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Holidays a Ways Away


Image: The Christmas Markets in Paris


I've traveled over Christmas and New Years every year for the past 10 years, with the exception of 2020 and 2021. Thanks, Covid. In fact, this holiday season I was supposed to be in Turkey. Instead, I took my dog for a holiday hike here in Lexington, Kentucky.


There's something perfect about spending the holiday season abroad - especially if your family is challenging. I've had the pleasure of spending Christmas and New Years in some amazing places - the San Blas Islands, the Galapagos, Costa Rica, Belize, Egypt, and Paris, to name a handful. I've done some very serious hikes over Christmas too, like one in Patagonia. The great thing about traveling this time of year is that you can get lost in where you are. Depending on where you go, Christmas might not be celebrated, so you may not even notice the holiday. Or you can focus on the cultural experience of seeing how others do Christmas. Either way, if you're abroad over the holiday, it's easy not to focus on the fact that you're spending it alone.



Image: A "Christmas Tree" in the San Blas islands


If you're facing a holiday alone because you're a digital nomad, or because you're sans family and your friends are all tied up with their own families, or because Covid, or because you just prefer to spend it alone, I highly recommend traveling at this time of year.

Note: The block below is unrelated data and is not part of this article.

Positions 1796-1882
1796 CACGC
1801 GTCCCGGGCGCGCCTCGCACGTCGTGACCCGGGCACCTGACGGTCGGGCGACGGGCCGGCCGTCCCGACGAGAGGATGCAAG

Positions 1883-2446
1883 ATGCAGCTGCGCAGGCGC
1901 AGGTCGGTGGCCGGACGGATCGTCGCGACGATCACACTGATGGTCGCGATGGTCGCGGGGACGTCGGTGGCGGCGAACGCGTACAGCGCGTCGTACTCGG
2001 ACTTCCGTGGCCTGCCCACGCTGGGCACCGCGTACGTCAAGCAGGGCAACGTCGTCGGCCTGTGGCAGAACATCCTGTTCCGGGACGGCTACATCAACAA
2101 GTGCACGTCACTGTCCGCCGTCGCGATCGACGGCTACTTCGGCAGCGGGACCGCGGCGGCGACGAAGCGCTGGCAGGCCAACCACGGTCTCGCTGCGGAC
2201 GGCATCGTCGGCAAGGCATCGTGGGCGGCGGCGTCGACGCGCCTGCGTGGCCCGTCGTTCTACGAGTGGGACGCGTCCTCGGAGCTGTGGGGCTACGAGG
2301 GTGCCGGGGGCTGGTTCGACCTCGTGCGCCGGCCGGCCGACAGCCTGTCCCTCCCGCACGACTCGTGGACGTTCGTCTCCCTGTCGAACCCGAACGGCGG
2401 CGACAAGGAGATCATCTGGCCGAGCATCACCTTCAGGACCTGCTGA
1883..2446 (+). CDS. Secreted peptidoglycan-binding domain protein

Here are some observations about traveling over the winter holidays.


-It's a great time to hike. If you're in the US, the trails are pretty clear on Christmas Day and New Years Eve. I hiked Bryce Canyon on Christmas Day and saw almost no one.


-It's a perfect time for a group tour. When I hiked in Patagonia and Costa Rica, it was with a group of other people who had made the decision to travel over Christmas, so we didn't really acknowledge the holidays all that much. There were other things to focus on, like the trek at hand. Even if you're not doing something intensely active, spending the holiday with a group of strangers who are all doing the same thing is sort of like being with a mishmash family. I enjoyed the very best Christmas meal I've ever had in Paris with a bunch of people I'd met the day before. But we all wanted a special holiday, and it was a unique context for getting to know them and have an enjoyable experiences even though each of us was away from home.



Image: Torres del Paines


-Seeing the way others celebrate the holiday is endlessly entertaining. Not only does every country have their own way of celebrating, each town and region has its own style, too. Lexington, KY, favors ultra-understated white lights, candles in the windows, and real trees. San, Jose, Costa Rica favors loud parades and the biggest, brightest decorations that can be found.



Image: San Jose decorated for Christmas